That's my two bullet points. High stakes (in every scene), and a character in pain. That works in fantasy, thrillers, mysteries, whatever genre you want to write.

  2. Kessie,

    Excellent comment and thanks for posting it!

    You are right. I didn't mention pain, but that is usually an aspect of the MC's growth as the plot unfolds. I've read elsewhere that "saving the world" scenarios are a key element of MG books while YA may have that scenario, but tend to be more focused on relationship issues. Having both elements should make a book that much more of a page turner.

  3. Hi Melissa! Why are you so determined to write to a specific genre? Personally, I'd expect this to hinder creativity. Or worse, create unintended rehashing of something done before.
    Rather than worrying about YA tropes etc, why don't you just write as great as you can and - once finished - see which genre or market your new masterpiece fits best?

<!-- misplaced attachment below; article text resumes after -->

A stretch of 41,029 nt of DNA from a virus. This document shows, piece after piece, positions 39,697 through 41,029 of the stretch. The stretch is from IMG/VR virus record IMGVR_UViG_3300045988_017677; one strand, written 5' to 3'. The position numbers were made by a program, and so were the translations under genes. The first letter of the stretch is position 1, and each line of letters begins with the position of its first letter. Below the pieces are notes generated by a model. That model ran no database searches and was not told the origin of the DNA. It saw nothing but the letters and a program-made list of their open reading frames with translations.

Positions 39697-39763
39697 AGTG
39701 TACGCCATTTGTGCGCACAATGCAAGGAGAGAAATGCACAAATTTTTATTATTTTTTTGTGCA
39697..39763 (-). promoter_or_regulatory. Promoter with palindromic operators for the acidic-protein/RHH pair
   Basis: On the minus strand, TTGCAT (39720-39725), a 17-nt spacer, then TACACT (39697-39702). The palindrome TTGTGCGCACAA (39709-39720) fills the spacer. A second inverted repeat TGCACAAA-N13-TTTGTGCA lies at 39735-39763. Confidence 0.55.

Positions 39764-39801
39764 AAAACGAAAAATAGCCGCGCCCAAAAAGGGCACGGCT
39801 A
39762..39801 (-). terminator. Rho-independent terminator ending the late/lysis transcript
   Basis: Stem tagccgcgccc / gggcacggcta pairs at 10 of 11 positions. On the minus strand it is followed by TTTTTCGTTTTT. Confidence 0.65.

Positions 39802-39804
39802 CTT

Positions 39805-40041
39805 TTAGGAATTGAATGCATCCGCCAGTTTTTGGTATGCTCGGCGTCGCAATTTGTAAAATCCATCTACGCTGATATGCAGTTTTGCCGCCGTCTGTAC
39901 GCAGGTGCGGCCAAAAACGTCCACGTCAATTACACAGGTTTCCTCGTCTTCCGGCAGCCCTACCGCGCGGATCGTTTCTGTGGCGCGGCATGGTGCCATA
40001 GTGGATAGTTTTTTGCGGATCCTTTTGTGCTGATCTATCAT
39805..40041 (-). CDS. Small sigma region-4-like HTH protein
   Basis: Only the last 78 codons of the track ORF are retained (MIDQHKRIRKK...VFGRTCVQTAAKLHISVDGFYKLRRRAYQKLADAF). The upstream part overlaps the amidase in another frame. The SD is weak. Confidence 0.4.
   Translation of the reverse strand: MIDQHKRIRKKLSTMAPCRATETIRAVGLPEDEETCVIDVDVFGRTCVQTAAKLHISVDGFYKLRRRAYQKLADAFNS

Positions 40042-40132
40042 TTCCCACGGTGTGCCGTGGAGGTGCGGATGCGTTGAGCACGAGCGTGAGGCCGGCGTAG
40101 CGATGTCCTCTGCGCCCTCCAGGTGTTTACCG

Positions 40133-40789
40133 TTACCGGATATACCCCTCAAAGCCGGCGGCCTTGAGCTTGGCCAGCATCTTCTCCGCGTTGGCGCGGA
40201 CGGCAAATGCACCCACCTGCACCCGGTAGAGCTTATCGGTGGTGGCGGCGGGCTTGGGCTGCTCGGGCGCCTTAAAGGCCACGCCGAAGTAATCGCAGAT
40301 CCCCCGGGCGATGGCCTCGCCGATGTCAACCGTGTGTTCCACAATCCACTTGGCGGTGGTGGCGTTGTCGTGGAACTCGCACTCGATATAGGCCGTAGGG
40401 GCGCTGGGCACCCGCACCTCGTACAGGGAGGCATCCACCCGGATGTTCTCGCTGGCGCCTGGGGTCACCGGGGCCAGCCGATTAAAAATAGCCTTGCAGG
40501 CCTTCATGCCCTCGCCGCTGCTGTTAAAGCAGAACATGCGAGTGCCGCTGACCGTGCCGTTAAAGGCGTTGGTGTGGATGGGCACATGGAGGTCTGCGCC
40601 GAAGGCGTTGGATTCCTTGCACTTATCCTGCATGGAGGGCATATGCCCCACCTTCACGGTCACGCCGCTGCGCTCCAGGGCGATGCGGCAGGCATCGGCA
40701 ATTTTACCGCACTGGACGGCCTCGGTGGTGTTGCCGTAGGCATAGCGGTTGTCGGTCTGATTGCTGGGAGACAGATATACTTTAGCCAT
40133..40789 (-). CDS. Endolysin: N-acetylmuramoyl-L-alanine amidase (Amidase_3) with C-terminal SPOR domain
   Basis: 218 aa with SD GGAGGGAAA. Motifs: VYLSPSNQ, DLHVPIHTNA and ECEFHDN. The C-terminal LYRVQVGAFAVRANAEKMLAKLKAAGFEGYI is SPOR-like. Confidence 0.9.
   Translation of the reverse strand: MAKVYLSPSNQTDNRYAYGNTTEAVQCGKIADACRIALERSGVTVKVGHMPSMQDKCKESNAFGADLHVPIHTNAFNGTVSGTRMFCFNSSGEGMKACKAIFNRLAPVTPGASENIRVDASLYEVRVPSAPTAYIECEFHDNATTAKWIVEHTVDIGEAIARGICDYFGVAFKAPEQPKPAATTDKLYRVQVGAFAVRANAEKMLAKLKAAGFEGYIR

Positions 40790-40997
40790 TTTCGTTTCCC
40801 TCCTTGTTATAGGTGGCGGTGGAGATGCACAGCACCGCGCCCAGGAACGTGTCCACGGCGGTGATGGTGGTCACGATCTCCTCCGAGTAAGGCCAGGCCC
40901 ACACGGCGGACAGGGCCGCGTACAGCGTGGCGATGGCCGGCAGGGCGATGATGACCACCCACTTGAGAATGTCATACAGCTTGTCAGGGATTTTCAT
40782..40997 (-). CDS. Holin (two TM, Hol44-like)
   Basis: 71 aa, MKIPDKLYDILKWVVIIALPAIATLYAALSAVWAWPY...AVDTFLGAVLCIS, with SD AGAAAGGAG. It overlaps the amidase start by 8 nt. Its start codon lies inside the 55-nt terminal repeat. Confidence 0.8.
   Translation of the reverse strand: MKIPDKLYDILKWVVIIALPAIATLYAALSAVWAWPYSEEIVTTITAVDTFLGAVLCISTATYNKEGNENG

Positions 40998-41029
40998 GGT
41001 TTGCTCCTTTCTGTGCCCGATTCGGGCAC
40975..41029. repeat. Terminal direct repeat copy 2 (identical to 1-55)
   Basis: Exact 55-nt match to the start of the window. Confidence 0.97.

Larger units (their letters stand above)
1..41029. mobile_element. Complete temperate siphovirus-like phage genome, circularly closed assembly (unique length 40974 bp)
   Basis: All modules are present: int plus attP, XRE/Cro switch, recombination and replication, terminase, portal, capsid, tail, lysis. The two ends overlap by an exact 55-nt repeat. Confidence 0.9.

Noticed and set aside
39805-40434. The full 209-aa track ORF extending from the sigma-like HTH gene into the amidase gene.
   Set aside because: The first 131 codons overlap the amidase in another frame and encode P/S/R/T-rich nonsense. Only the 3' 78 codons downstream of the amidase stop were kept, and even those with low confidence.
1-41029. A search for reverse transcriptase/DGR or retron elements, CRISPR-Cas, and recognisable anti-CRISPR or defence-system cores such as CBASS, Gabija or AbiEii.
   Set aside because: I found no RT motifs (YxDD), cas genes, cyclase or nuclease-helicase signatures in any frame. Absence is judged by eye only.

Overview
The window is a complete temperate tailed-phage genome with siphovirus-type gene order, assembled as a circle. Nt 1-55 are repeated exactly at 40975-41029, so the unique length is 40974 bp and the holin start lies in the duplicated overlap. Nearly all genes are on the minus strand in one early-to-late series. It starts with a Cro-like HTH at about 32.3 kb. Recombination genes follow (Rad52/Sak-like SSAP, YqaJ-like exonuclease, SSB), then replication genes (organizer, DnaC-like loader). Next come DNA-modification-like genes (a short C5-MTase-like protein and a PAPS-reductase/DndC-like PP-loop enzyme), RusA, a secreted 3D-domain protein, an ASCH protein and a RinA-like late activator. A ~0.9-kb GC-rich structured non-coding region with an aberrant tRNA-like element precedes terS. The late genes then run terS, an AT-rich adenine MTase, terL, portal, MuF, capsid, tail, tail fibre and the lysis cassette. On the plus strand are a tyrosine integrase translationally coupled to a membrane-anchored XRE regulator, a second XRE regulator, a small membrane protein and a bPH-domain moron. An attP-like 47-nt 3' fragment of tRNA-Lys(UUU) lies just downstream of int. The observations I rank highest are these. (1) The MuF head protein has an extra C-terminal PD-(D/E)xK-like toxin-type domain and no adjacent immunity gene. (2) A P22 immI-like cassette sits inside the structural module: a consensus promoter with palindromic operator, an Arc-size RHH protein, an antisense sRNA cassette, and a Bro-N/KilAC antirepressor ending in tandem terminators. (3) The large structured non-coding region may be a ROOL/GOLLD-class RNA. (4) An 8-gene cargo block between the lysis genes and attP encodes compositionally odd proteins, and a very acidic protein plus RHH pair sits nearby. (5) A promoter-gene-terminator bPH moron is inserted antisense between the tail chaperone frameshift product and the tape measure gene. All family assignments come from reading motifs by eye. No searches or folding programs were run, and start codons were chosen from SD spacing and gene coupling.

And yes, "know your reader" and all that ... :) But first you need to have something to read. You'll have plenty of edits ahead of you, so if you still want to squeeze your new prose into a certain drawer, you can make any necessary changes then.
    And I agree: character development is of major importance. Even a weak plot is more bearable if the characters appeal to the reader ...

  4. Hi C,